Smoking Cessation Program

Smoking Cessation

How to Create a Smoking Cessation Program

Do any of your employee’s smoke? Then you need a smoking cessation program.

The sad truth is that smokers increase costs for companies. But, by how much?

A report by WebMDNews reported that, “Compared to non-smoking employees, every staff member who lights up costs their employer nearly $6,000 more each year.”[i]

The report breaks down the $6,000 to extra annual costs stemming from more time off due to sickness, numerous smoking breaks leading to lost productivity, and doctor visits.

Maybe you are shocked by that number. Maybe you aren’t.

Either way, what are your next steps?

My recommendation is to first review your claims data provided by your insurance provider to determine the current number of employees that smoke. Once you assess your current situation and how it may be increasing your healthcare costs then you can create a strategy to lower the numbers, if relevant.

This is a very complex and personal topic.

It impacts the emotional, mental and spiritual aspect of an individual as well as the physical. Not to mention their families.

“It is important to remember that the costs imposed by tobacco use are not simply financial costs. It is not possible to put a price on the lost lives and the human suffering caused by smoking. The desire to help one’s employees lead healthier and longer lives should provide an additional impetus for employers to work towards eliminating tobacco from the workplace.” Micah Berman and colleagues of the College of Public Health & Moritz College of Law at Ohio State University.

If you decide to create a smoking cessation program and strategy you will need to carefully assess what type of activities are relevant for your employees.

The main issue is that smoking is very personal decision.

Not too many people will appreciate be singled out to “fix” this habit if they aren’t wanting the information or ready for the change.

Give your employees the freedom to decide what’s best by surveying them.

Next, follow up and provide them the support they need so that they can change their behavior when they’re ready.

Here are a few ideas when it comes to setting up a smoking cessation program.

Tips for Creating a Smoking Cessation Program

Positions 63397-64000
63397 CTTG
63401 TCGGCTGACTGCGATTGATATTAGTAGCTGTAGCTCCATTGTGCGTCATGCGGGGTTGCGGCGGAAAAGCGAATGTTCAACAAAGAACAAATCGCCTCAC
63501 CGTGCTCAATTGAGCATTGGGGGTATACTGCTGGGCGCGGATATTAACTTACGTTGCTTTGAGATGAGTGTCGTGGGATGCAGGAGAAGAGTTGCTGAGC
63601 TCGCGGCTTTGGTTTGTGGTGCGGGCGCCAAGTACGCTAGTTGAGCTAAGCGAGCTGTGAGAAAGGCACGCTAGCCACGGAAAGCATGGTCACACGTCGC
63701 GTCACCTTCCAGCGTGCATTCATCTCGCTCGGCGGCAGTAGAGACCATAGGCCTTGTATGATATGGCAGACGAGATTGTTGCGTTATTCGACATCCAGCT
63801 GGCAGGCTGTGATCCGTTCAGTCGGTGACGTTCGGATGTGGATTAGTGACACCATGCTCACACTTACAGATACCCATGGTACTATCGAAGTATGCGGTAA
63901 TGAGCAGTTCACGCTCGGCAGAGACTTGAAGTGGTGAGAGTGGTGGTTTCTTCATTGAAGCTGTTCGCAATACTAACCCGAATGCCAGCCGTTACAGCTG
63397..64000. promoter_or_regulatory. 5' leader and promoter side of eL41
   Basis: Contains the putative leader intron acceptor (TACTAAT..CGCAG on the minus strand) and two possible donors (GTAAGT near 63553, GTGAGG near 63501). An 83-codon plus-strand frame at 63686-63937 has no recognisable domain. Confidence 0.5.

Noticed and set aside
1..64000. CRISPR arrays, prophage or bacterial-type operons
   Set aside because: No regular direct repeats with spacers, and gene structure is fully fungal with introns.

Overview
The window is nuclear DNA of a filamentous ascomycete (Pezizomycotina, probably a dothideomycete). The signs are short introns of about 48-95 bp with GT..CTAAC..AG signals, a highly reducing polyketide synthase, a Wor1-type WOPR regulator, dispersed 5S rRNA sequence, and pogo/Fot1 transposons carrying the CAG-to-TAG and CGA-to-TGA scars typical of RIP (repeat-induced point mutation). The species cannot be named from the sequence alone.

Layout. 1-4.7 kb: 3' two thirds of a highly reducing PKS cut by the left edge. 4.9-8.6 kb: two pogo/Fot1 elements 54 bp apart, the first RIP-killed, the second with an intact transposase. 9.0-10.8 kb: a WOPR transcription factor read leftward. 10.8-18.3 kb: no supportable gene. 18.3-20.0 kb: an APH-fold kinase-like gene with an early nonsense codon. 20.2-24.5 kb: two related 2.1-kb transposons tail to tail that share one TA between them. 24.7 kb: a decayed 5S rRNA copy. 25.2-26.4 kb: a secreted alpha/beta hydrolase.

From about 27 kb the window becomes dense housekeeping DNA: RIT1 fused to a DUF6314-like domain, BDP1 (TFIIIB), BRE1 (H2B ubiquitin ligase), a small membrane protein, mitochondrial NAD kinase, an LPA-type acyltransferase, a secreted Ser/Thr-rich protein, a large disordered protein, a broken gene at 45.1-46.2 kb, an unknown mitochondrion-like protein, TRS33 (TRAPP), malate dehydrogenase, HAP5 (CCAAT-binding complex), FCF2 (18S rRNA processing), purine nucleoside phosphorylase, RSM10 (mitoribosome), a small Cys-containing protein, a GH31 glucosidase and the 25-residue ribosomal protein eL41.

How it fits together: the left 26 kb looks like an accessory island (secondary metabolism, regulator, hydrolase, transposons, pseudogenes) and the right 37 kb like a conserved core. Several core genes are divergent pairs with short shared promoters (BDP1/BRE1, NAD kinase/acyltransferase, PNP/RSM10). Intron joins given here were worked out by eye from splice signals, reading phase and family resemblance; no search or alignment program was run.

1. Weave a smoking cessation program into your overall corporate wellness strategy (should the claims data justify the need). Communicate through a variety of platforms, such as the company intranet, newsletter, bulletin boards, and email campaign.
  2. Create awareness about events, such as the Great American Smoke-out, that your company could promote to staff and encourage participation.
  3. Leverage resources such as smokefree.gov
  4. Provide local and state hotlines for encouragement and support.
  5. Consider a voluntary mentorship program by pairing a smoker with a non-smoker for accountability.
  6. Encourage employees who’ve already quit to provide informal group talks or one-on-one coaching.
  7. For those making a commitment to quitting, provide gum, lozenges, or patches as a care package to help them get started.
  8. Create a “quit smoking” section on the company intranet site which stores informative and inspirational videos, book suggestions, advice, and an employee forum.
  9. Provide a tobacco savings calculator tool so employees see what they could do with money they spend on tobacco each month and year.
  10. Provide incentives to reward employees who’ve quit on various anniversaries, such as one-month, 3 months etc. Incentive rewards can include gift certificates to local restaurants, gyms, spas, or items from locally sponsored businesses.
  11. Invite local experts such as nutritionists or life coaches to present at lunch n’ learns to discuss strategies on how to quit, and other health and wellness tips and activities.
  12. Encourage walking groups for breaks and lunch hours as a substitute for smoking.
  13. Review your company’s healthcare plan for coverage in smoking cessation for employees. Promote and publicize smoking cessation coverage to plan members. See http://www.lung.org/assets/documents/tobacco/cessation-action-plan.pdf for an action plan example.

These are just a few ideas to get you started.

Remember, get your employees feedback upfront and don’t publicly single out or talk down to those that do smoke.

A habit doesn’t form overnight so it may take time to start seeing results, but it’s well worth the effort to tackle this issue and get something going in your organization. If you do nothing, consider what the cost will be.

If you have other ideas on how to approach a quit smoking program, please reply in the comments below. I would love to hear your thoughts!

Want more? Download my 4 Key Strategies to Corporate Wellness.

[i] Source – http://www.webmd.com/smoking-cessation/news/20130604/smokers-cost-employers-thousands-more-than-nonsmokers

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